What followed was almost a replay of what had happened to Cuckoo, the dancer she had succeeded. She realized how her “Godfather” was the “devil’s father” who fleeced her of all her earnings and kept her like his “private possession” and even got his hands on her spacious flat on Peddar Road, facing the well-known Sophia College.

The same Helen of a thousand hearts now found it difficult to make two ends meet and it was heart- breaking to see her walking from office to office telling filmmakers that she was Helen and wanted work. Sadly no one was willing to listen.

It was all but over when love come in as a saviour. Salim Khan was a struggling actor when she was a star in “Teesri Manzil” and was always in love with her. Even though he was now the most successful writer, he protected her, accepted her and married her with the consent of his first wife, Salma, and his grown up children, Salman, Sohaib, Arbaaz, Arpita and Alvira. She is Mrs Helen Salim Khan now and the “mummy” of Salim and Salma’s children too…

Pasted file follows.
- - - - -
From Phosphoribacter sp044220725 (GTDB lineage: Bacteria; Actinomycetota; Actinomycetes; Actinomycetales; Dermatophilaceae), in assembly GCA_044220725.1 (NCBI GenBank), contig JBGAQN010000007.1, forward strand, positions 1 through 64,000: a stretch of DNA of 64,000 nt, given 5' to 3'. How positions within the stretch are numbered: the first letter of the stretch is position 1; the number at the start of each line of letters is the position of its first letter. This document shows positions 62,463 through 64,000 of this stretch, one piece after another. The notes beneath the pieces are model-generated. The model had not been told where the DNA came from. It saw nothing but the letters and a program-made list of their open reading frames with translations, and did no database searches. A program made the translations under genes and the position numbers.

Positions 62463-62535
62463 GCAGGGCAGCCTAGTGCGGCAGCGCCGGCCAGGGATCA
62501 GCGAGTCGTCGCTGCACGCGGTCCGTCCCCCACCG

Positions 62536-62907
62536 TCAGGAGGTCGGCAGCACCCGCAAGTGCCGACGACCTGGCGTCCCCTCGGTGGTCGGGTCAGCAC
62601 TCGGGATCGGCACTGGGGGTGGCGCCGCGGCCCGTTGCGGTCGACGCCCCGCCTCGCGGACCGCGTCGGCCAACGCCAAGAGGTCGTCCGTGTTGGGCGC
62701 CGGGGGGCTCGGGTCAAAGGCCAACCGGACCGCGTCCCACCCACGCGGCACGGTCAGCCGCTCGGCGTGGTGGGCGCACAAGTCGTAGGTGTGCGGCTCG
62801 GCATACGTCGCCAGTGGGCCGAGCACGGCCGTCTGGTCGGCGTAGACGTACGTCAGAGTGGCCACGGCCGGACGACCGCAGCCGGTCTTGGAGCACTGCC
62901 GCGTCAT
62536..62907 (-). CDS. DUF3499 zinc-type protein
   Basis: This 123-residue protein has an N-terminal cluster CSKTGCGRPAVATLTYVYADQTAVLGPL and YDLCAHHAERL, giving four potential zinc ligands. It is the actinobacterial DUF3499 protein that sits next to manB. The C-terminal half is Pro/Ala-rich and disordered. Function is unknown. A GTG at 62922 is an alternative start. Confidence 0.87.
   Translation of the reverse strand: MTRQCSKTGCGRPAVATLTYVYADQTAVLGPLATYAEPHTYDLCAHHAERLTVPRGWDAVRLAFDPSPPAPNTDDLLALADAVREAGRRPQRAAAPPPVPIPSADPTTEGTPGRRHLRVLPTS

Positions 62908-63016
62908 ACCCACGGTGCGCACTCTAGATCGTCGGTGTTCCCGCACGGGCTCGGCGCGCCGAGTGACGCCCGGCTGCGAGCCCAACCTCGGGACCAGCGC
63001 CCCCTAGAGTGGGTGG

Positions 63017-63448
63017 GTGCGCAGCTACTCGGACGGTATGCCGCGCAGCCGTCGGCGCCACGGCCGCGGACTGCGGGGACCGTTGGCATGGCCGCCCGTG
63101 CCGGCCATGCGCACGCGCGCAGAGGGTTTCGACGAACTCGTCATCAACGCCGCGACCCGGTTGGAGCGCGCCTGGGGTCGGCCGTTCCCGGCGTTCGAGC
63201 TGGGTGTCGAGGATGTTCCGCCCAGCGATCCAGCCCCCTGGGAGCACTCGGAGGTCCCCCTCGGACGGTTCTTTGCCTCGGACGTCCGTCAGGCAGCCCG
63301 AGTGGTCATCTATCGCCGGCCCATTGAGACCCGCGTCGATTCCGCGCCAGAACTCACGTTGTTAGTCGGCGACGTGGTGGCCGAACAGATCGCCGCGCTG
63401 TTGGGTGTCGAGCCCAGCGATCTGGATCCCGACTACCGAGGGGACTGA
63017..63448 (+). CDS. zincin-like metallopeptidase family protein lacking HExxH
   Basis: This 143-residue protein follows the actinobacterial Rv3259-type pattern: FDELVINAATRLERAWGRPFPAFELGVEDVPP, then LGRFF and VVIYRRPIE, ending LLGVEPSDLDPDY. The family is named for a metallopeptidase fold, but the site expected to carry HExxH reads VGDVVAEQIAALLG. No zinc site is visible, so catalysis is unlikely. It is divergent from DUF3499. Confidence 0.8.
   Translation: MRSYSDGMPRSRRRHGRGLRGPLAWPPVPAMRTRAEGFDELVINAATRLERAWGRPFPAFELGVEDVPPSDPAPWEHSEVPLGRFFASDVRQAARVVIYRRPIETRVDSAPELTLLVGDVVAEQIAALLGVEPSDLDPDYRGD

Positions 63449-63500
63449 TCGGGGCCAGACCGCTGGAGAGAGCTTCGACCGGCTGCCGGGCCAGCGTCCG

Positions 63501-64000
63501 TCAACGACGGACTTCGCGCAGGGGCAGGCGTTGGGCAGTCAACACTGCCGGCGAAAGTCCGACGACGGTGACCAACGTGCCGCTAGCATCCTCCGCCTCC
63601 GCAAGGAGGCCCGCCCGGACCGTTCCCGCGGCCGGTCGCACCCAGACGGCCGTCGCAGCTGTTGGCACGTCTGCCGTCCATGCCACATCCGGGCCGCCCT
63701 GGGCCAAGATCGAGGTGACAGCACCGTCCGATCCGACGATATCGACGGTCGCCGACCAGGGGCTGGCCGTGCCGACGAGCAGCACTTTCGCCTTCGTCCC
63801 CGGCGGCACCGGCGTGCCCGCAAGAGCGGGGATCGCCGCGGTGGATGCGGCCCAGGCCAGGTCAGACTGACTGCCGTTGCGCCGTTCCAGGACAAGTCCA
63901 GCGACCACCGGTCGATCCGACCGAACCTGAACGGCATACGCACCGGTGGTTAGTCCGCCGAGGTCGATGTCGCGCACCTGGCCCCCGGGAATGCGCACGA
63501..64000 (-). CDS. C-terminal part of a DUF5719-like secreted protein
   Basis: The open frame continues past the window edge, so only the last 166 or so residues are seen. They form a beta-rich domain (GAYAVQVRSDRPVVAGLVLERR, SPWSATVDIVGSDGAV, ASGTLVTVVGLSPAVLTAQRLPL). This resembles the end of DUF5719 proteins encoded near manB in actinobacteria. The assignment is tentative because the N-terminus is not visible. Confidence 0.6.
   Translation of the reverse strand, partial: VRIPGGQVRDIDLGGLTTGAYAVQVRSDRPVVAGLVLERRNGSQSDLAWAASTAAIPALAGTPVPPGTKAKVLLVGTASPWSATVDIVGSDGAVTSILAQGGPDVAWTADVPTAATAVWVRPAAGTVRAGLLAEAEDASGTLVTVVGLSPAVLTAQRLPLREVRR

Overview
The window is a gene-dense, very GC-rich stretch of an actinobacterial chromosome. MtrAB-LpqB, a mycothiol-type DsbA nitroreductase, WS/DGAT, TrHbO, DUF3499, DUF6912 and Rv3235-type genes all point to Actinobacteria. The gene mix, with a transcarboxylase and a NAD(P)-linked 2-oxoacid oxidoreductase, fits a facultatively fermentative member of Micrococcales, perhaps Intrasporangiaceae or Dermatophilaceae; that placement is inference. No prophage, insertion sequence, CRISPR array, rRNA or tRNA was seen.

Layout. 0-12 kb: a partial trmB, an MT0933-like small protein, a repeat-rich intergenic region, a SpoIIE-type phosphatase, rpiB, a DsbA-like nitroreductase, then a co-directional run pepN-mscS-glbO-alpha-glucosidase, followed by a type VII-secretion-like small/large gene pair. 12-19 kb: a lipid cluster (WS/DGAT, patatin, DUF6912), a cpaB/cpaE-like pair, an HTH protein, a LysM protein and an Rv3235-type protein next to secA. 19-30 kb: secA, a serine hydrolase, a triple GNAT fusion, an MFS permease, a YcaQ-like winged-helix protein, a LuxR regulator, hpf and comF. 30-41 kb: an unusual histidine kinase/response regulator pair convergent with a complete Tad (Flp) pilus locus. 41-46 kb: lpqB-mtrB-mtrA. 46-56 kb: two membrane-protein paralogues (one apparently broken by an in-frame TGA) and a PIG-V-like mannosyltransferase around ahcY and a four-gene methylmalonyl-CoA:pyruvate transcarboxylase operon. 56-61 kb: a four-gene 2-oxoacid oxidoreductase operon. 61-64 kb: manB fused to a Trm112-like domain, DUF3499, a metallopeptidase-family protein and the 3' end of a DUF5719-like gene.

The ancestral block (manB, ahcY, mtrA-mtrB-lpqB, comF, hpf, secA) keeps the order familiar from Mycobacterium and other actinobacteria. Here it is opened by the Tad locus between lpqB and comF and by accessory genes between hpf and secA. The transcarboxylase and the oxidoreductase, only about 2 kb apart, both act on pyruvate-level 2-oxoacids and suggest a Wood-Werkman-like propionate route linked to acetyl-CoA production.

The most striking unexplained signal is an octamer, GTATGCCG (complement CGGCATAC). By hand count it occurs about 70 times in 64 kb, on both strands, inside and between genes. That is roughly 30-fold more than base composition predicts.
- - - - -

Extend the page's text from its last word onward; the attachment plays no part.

She kept working and played the mother in films like “Akayla” and “Khamoshi – The Musical” in which she even showed how well she could dance.